"Some books are to be tasted, others to be swallowed, and some few to be chewed and digested." (Francis Bacon)

Friday, May 20, 2005

Pattern Recognition

Title: Pattern Recognition
Author: William Gibson

William Gibson has been one of my favorite authors since I first read and was enthralled by Neuromancer. Maybe I've gotten jaded or perhaps things get past me now that didn't used to, but this book left me feeling unaffected, something I never thought I'd say about a Gibson novel.

Cayce Pollard, in this contemporary tale, set soon after 9/11, can predict market success of products and logos, of public relations campaigns for consumer goods. The nature of this skill is nebulous at best. At the heart of the story is some footage, aka video, that appears piece by piece on the internet. Cayce is tasked to find the "maker" of the footage. If there's a slimmer premise for a novel, I can't think of it.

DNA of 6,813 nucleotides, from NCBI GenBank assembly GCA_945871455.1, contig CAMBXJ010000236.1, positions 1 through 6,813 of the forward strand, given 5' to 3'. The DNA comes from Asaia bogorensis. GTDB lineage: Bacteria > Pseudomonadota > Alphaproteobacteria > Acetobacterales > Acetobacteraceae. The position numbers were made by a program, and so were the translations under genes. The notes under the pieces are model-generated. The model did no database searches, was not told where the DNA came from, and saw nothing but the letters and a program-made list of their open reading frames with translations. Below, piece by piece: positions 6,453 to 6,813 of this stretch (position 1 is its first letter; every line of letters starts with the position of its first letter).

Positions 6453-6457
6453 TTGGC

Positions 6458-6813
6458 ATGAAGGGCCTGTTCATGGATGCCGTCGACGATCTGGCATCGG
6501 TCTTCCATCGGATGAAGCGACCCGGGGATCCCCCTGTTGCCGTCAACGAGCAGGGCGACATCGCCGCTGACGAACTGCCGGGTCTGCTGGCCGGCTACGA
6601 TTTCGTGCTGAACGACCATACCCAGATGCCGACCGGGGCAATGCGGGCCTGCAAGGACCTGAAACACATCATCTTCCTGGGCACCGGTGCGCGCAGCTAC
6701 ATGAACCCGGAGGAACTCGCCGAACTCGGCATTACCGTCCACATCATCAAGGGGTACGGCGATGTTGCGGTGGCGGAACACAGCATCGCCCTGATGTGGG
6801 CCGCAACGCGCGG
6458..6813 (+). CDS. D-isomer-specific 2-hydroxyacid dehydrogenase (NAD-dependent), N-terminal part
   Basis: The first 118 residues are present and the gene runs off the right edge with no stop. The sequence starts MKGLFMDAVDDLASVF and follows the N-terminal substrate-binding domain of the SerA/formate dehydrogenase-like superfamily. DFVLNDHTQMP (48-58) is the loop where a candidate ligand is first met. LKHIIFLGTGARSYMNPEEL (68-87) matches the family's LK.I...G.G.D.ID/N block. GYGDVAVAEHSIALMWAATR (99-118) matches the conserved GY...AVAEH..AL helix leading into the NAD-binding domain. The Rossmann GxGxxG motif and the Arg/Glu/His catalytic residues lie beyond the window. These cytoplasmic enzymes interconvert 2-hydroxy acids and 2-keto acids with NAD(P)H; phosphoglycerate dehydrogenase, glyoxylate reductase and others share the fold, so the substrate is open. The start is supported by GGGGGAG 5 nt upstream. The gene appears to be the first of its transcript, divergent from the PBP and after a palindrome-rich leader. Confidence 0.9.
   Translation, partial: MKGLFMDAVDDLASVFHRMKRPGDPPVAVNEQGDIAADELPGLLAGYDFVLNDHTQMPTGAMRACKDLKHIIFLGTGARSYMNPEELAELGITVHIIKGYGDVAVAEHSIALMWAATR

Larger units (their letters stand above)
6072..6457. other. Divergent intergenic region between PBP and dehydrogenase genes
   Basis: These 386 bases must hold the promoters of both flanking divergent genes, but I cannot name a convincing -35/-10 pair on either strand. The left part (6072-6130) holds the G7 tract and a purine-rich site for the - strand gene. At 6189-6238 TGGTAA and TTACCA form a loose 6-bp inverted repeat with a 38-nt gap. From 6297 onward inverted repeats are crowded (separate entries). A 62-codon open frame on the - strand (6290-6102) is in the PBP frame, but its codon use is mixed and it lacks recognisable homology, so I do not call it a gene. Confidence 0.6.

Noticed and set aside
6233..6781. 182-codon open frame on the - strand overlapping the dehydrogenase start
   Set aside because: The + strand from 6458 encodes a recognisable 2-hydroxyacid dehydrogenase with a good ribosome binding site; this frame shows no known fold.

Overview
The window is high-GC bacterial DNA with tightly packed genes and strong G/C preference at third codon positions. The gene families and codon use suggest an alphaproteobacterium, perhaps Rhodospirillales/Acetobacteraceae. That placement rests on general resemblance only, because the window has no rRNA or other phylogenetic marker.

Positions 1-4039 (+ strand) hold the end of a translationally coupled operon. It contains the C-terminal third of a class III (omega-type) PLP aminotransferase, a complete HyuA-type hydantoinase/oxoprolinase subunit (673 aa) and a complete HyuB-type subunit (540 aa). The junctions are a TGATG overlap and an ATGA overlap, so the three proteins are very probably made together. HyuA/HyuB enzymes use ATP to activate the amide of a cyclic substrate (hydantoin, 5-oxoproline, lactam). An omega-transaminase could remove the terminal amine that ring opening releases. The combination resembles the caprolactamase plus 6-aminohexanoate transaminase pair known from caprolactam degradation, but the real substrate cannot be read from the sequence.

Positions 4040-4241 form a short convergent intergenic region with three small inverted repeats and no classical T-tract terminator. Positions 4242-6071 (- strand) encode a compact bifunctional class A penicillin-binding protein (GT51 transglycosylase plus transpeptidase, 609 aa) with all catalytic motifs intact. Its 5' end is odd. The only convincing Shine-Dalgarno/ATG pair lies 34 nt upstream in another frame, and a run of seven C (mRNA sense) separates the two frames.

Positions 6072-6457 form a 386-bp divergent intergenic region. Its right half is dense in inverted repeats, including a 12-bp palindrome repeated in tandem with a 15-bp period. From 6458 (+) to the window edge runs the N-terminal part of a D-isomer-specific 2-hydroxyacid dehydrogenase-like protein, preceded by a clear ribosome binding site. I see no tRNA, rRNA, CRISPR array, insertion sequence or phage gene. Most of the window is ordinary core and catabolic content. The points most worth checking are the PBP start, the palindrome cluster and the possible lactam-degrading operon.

The book sparkles with Gibson's clever prose, but this time, it feels like name dropping due to all the product names bandied about. And for 80 or so pages, nothing seems to happen. There is more packed into the last 50 pages of the 356 page trade paperback than the rest of the book together, or so it seemed. And I was left thinking, so what? The premise, the action, all seemed quaint, out of place with how the world is evolving. To set his story so close to now, Gibson pretty much guaranteed that this bookhad a short life for freshness. It's not quite stale now, but it certainly felt old.

Or maybe it's just me, missing something obvious. I doubt it.